Home Equipping Leaders Evangelism Evangelism In A Changing World, Part 2

Evangelism In A Changing World, Part 2

By Bryan Tener

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People who don’t have a church background or who have walked away from church for various reasons probably will not enter our churches. However, some might decide to come. Certainly, not many of us live our lives in the church, but we do have a place in our local communities. We share hobbies and work, and we socialize with non-Christians. Hence, wherever we go becomes a mission field. Evangelism is relational; the more we get to know people who don’t go to church and the more time we spend getting to know them, the more natural it becomes to talk about life and faith.

Henry H. Knight III and F. Douglas Powe Jr., in Transforming Evangelism: The Wesleyan Way of Sharing Faith (Discipleship Resources, 2006), define evangelism as “our sharing and inviting others to experience the good news that God loves us and invites us into a transforming relationship through which we are forgiven, receive new life, and restored to the image of God, which is love.” This definition is relational, as it points to our relationship with God. As we think about the changing culture, we understand that sharing and inviting others to experience the good news is also relational. To invite someone to be transformed requires one to know a person, to have a consistent presence, and to build enough trust that the person feels safe and welcome. A one-time invitation to follow Jesus through handing out a gospel tract on the street or through a quick encounter is likely not to lead to long-term transformation. Evangelism that is relational might happen quickly, but it is more likely that kind of evangelism takes time, consistent presence, and authenticity.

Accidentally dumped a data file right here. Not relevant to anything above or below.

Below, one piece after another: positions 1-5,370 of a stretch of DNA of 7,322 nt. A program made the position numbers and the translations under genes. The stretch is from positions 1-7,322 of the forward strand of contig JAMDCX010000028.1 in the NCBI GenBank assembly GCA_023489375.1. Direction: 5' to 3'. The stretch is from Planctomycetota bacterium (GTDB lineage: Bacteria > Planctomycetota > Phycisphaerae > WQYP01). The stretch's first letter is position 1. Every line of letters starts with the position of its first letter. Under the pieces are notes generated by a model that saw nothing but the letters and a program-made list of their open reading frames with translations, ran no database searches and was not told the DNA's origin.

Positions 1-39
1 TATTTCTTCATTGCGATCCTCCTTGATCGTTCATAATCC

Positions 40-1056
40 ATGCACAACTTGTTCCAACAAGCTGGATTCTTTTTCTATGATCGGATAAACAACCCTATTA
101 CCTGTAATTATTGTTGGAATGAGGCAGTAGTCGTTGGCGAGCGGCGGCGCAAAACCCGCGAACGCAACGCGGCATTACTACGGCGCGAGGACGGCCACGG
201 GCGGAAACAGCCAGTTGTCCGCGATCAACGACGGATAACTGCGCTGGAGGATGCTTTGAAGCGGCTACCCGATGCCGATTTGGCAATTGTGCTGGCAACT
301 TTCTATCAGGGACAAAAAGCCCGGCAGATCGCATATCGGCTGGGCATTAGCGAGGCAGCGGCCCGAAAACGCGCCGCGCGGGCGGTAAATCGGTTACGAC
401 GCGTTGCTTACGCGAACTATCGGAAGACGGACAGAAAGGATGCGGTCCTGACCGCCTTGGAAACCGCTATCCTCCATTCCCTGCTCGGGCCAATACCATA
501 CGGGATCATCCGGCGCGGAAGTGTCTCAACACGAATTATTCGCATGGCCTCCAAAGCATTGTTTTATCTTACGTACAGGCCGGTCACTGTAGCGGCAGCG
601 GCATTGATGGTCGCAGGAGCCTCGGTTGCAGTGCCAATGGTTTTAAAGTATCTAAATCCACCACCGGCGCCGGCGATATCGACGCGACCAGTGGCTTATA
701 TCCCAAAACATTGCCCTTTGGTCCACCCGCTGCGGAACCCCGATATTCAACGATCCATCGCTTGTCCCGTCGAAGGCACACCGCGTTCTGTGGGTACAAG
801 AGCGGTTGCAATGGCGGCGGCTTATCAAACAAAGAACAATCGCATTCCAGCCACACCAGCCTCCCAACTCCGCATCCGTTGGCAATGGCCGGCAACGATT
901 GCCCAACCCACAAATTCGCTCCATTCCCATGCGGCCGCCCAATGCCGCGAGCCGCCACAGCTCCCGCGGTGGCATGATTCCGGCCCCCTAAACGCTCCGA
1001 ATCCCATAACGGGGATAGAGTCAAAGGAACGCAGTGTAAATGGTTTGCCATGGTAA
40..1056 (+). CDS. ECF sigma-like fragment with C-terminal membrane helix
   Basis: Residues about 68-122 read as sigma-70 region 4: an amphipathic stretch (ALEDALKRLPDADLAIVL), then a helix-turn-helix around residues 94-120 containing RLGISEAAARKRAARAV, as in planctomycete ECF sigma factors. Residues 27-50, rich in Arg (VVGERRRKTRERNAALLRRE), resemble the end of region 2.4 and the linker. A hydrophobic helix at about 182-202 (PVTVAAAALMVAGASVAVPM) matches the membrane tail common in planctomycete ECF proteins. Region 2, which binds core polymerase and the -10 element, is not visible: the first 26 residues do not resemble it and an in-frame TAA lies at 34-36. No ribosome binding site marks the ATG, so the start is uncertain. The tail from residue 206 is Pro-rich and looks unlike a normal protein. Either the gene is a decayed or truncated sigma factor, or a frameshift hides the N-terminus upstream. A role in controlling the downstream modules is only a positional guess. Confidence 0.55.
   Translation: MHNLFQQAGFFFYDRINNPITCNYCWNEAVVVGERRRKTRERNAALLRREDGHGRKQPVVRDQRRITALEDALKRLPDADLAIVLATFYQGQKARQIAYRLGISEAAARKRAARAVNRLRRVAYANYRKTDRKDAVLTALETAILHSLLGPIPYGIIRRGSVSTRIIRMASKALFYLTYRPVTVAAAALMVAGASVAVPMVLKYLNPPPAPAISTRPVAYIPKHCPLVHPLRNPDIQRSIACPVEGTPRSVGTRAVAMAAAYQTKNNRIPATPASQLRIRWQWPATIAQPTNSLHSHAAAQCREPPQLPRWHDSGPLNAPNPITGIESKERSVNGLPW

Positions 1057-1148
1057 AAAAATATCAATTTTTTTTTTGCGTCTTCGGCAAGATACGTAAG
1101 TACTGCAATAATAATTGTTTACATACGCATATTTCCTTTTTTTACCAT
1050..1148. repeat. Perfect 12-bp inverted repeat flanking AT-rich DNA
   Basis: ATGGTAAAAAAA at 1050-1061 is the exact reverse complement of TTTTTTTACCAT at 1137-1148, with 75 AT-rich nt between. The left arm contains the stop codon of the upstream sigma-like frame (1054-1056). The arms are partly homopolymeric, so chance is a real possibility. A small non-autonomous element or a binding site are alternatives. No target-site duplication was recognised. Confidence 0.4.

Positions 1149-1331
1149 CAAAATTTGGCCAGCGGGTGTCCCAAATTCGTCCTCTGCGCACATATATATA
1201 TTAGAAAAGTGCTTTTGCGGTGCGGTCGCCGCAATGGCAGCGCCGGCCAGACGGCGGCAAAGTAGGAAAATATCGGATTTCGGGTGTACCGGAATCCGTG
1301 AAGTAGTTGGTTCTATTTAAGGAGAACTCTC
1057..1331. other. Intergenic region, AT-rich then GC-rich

The previous article walked readers through a role-playing game to help them come up with a purpose or mission statement (the one thing about who we are and what we do that doesn’t change although the role, place, or circumstances might change). When everything around you changes, your mission or purpose remains constant. After completing the exercise myself, I developed this statement: “Create space so that there is an opportunity for others and myself to learn and grow.” This statement helps shape my interactions in many places where I find myself, even within my daily routine and when I enter into these “third places.”